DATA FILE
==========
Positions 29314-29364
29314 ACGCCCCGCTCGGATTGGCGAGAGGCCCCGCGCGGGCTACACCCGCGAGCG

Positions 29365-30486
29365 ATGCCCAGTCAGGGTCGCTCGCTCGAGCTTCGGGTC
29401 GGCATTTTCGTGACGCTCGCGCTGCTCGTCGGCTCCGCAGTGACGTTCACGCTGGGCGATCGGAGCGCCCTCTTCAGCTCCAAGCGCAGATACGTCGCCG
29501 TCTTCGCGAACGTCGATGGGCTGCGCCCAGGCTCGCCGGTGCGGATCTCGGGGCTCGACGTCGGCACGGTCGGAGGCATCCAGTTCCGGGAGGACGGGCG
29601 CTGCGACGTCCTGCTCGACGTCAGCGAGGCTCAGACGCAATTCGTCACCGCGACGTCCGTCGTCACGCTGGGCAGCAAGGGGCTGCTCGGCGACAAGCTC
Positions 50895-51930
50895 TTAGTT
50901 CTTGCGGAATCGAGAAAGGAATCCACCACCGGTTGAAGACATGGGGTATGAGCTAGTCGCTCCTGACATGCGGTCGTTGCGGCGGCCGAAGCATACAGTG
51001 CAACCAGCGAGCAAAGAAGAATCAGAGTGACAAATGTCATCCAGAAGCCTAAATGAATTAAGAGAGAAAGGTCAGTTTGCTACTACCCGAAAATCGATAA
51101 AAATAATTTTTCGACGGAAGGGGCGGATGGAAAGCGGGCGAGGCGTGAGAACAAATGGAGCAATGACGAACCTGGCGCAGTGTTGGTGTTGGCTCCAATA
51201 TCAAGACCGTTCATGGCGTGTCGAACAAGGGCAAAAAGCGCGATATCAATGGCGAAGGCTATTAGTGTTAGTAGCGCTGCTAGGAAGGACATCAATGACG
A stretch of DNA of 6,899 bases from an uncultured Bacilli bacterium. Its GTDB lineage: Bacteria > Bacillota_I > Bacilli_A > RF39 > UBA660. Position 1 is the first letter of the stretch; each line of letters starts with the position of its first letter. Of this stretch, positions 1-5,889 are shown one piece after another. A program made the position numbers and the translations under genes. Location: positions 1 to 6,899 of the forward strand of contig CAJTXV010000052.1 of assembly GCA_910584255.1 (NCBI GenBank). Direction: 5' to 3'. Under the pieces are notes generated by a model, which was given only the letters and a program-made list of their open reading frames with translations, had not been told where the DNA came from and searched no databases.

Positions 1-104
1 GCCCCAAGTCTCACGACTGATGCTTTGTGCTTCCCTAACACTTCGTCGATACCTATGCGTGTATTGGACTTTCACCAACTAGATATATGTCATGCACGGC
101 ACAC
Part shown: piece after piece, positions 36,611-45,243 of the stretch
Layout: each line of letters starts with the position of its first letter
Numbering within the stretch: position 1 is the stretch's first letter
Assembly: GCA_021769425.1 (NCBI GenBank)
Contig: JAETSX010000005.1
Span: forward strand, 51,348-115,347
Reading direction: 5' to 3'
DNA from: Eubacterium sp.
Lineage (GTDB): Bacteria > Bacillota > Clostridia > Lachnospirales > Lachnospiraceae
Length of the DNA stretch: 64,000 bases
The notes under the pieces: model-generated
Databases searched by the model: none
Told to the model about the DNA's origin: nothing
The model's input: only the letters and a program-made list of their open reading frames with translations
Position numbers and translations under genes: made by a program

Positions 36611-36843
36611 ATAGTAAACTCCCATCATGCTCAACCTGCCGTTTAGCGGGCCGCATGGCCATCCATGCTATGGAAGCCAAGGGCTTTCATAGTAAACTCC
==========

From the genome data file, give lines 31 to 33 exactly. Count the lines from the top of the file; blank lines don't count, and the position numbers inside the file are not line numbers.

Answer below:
The model's input: only the letters and a program-made list of their open reading frames with translations
Position numbers and translations under genes: made by a program

Positions 36611-36843